Now for the long-awaited anecdote, recounting of the nobility of an opponent I once had, while also underlining the power of Firestorm.
I was in a six-player game with a random deck I have yet to write about, and the guy next to the guy next to me (or something like that) was playing with a deck featuring Iron Maiden, lots of mana and Prosperity. At first we shrugged at the Maiden, all clearing our hands down to four or less cards. But at one point in the game he threw out this huge Prosperity, where x was 25 or something. We would all dwindle like foam on a beach during our upkeeps, for the Maiden is a jealous lover. But here he comes to save the day: The guy next to me. He untaps, puts the Maiden on the stack, and then cast two Firestorms, both with x = twelve. They both hit only our hated prosperous opponent and his creatures, thus removing him and his iron implement of torture from the game. And to find enough targets for his huge x, he also targeted himself and his creatures, leaving us unscathed by sacrificing his own life like a true martyr. Now was that guy noble, or did he just have to go home? It was the latter, but he only told us after we gave praise to him. Nonetheless, I was grateful. For he had just saved me from having to reveal a Shattering Pulse from my hand…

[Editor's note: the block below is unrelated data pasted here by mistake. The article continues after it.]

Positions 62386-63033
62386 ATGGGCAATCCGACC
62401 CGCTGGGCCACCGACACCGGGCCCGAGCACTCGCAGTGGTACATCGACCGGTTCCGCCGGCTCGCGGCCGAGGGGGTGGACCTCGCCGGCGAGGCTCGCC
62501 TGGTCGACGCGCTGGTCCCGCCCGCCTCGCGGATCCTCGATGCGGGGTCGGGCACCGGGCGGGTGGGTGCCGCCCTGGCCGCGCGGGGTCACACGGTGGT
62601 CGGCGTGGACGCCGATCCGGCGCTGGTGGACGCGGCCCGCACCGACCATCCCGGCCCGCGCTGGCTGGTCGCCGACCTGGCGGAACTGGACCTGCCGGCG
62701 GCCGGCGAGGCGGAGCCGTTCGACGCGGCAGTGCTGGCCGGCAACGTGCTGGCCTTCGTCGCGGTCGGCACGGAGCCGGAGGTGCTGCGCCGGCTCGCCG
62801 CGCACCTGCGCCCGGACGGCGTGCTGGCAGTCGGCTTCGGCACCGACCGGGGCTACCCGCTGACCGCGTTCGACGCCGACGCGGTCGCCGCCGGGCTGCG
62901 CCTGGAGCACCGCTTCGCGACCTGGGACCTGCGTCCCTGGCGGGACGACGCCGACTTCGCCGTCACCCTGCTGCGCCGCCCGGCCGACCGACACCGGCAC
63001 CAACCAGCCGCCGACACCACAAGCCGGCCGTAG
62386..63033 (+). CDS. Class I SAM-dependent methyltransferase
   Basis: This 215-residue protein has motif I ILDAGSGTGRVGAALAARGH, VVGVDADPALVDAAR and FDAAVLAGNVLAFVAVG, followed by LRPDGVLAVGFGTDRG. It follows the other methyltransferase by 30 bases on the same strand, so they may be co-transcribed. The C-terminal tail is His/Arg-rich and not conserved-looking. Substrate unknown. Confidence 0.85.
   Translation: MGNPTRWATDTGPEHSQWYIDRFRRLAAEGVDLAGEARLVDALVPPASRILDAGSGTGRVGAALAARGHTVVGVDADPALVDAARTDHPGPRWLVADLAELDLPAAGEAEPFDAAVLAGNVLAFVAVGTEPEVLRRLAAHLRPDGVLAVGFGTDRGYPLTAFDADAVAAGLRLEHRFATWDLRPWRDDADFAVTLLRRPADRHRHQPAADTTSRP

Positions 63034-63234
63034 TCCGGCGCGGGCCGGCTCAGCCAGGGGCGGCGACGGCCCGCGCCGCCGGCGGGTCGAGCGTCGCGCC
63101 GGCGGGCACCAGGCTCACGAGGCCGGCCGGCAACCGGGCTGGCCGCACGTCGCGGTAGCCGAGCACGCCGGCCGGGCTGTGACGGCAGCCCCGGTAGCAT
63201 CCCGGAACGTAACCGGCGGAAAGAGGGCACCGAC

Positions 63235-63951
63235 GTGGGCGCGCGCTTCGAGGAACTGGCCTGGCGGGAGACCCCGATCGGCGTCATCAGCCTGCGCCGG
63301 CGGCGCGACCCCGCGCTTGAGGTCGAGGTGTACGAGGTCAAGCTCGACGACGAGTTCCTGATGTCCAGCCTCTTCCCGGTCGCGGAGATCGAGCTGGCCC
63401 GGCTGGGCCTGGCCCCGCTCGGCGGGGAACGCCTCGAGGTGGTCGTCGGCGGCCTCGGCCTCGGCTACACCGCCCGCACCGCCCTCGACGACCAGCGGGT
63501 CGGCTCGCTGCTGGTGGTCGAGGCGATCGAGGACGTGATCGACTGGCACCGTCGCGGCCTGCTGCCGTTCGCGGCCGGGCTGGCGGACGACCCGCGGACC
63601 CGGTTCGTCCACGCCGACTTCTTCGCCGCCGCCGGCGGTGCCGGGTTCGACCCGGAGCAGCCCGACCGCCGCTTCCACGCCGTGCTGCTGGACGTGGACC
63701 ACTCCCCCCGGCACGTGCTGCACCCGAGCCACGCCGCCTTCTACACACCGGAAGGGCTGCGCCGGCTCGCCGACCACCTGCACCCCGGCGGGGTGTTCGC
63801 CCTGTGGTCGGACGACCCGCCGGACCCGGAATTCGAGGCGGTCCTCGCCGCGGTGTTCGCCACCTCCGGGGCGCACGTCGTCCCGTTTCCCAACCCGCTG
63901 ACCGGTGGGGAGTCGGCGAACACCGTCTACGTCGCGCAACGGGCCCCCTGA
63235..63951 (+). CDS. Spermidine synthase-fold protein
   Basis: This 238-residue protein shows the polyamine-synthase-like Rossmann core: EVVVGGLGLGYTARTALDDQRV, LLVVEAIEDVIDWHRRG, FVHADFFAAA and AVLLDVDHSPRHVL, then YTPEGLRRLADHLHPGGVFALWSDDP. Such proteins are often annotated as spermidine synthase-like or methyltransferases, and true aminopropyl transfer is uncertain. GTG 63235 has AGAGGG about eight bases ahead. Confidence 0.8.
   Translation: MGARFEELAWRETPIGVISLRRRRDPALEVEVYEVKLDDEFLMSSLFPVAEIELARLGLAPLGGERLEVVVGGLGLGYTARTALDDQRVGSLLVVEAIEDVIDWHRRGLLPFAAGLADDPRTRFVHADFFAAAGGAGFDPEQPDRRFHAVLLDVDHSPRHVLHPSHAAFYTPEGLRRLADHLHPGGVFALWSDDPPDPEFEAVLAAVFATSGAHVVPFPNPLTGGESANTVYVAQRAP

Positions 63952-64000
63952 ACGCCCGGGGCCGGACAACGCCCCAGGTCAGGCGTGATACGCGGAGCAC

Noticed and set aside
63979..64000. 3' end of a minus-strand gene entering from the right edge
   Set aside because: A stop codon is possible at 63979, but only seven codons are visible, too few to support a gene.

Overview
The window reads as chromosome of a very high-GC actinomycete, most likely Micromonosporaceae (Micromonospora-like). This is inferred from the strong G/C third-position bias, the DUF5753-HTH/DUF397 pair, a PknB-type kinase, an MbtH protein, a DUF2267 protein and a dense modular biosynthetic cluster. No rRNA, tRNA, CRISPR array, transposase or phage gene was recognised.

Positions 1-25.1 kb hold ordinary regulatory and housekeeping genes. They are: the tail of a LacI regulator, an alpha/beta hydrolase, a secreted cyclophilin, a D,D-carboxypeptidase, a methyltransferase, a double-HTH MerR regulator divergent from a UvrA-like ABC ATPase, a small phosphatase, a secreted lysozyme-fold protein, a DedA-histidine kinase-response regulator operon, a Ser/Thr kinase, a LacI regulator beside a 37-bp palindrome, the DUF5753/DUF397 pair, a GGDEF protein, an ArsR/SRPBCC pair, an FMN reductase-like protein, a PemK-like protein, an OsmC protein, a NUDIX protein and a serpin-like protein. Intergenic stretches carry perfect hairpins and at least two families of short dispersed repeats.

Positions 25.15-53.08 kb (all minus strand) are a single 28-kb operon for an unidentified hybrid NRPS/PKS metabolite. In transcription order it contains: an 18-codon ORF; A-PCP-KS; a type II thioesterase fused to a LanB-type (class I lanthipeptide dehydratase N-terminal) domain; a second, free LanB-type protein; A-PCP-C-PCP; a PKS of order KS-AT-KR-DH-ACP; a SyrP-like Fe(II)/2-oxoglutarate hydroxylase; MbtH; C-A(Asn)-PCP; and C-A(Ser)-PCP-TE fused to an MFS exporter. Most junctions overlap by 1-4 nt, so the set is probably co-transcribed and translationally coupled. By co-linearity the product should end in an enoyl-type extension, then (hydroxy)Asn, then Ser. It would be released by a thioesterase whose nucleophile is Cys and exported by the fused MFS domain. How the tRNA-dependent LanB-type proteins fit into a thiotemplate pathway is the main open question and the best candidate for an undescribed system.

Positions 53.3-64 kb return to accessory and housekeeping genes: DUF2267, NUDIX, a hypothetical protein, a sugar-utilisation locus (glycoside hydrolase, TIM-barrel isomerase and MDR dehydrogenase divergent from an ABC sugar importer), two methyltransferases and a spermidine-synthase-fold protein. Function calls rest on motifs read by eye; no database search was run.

Little List to refresh your minds:
The Lightning Bolt is included as many times as is allowed, and why there’s only one Firestorm attending has already been explained. So why only two Ogres? That is because we are going to be able to search for them… But more on that later.***
Now we are dealing lots of damage and we have a nice little trick. But it is not uncommon for opponents to be able to deal damage, too. Sometimes they play with creatures that are able to attack. In some rare occasions, they even play with spells or abilities that are able to deal damage to a target – this must be prevented, or at least be made less effective. So now we will make a start with the section of the deck that is dedicated to staying alive in the Furnace of Rath.
Ali from Cairo gives you almost eternal life, and that at a cost of 2RR. But he is a 0/1 creature, hence quite fragile. And when he dies, you’re all bare and vulnerable again. He is also very expensive to purchase. So instead of Ali, we chose to include Worship. There are enough creatures in the deck already, and more will follow. So the white enchantment will almost always keep us in the land of the living as long as it is in play… But apart from that, it doesn’t DO anything.